Message from Nam is a surprising departure from Danielle Steel’s typical romances. And it’s also far better than they.
Paxton Andrews, a Georgia teen who idolized her late father and is emotionally estranged from her mother and brother, chooses UC Berkeley for college.
Within months, she falls in love with a law student who has burned his draft card. When drafted, Peter chooses to serve, despite his opposition to America’s involvement in Viet Nam. Five days into his first tour of duty, he’s killed by “friendly fire.”
Paxton drops out of college a few credits short of her journalism degree.
Peter’s father, who owns the San Francisco Morning Sun, agrees to let Paxton go to Saigon as a reporter for six months.
Paxton extends her assignment to seven years, writing her “Message from Nam” until she catches the last helicopter out of Saigon.
The novel has the usual romantic bits, including an ending that feels downright fraudulent, but the bulk of the book is Steel’s retelling of the headline news of 1963 through 1975.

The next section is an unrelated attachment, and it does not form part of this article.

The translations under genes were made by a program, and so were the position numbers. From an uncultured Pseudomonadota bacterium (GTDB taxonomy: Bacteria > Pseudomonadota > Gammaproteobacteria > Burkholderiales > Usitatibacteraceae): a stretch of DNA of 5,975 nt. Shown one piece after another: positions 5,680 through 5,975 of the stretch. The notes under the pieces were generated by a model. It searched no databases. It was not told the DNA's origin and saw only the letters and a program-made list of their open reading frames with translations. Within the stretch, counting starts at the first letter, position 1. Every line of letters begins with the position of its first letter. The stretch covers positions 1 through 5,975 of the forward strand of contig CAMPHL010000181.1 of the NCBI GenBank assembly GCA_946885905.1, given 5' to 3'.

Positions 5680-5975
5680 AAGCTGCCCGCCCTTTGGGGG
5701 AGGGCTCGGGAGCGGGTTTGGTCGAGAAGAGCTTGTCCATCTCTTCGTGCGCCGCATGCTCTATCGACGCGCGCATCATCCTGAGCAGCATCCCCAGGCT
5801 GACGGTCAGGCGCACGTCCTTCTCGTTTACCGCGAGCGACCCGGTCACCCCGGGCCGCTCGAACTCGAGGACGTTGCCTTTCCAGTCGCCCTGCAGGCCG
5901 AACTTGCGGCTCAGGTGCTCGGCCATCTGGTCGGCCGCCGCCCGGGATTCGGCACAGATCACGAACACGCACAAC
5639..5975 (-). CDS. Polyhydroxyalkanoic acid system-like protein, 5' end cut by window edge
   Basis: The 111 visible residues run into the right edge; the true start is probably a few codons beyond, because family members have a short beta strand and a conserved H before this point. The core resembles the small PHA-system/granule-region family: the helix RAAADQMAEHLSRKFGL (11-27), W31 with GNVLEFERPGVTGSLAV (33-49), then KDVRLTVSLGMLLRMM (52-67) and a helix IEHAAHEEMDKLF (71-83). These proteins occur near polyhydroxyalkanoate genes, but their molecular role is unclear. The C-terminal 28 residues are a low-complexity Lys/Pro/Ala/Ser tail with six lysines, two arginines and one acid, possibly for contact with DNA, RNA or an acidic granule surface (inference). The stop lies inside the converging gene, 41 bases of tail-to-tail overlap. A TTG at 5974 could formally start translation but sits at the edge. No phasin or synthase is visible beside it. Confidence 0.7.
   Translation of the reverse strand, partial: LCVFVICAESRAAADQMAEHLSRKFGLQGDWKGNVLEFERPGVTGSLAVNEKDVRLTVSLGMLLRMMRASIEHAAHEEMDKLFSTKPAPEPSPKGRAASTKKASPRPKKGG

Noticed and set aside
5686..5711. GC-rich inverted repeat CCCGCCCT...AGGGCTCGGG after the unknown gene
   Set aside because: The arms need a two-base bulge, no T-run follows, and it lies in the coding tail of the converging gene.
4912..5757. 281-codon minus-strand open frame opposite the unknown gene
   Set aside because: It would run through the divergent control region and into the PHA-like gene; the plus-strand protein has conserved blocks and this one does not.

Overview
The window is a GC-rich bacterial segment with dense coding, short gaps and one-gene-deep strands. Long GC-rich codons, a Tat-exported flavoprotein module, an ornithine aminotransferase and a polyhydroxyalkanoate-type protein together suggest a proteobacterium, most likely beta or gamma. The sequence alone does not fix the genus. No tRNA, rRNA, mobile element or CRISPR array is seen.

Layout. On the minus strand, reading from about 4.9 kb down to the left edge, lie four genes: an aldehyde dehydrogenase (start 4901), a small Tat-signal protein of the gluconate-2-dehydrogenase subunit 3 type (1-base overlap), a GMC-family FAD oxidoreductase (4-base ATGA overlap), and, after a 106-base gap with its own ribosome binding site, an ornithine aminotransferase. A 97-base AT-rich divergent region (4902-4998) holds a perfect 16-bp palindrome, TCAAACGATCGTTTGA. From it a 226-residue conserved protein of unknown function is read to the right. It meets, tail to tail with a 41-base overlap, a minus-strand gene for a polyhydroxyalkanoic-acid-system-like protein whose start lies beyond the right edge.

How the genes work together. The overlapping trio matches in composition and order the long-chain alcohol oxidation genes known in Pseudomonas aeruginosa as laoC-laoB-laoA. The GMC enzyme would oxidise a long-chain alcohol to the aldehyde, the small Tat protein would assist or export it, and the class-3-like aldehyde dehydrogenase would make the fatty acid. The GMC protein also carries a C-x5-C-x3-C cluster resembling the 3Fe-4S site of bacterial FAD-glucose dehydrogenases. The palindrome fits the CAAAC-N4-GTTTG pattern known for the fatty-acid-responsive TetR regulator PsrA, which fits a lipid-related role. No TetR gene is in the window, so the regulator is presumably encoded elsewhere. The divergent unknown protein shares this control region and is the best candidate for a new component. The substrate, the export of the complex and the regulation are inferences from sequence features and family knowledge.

Of all of Steel’s novels I’ve read thus far for GreatPenformances, Message from Nam is the most atypical and the most memorable. It stands out as an historical snapshot.
The Drifters is a big novel about six rootless young people and two much older men whose addresses are poste restante.
Initially, it seems a surprising departure for James A. Michener, noted for big, place-based novels, such as Hawaiiand The Source, but it becomes an exploration of how Vietnam-era youth became alienated from the societies in which they grew up and what it would take for them to put down roots.
The stories of the six young people are narrated by a 60-something financial deal maker for an insurance company. His work takes him around the world to find good investments.
Divorced and alienated from his own son, Mr. Fairbanks meets some of the youth in the course of his work and is introduced to the others through them.
Fairbanks introduces the young people to ex-Marine Harvey Holt, a communications technician who works in remote places, but comes every year to run with the bulls in Papaloma.
From the dust jacket descriptions, the young people bumming in Europe and North Africa sound like caricatures of ‘sixties figures. By showing Fairbanks’ efforts to understand them, Michener makes them feel very real.
Through The Drifters, I found myself understanding somewhat today’s right-wing youth who want their countries back.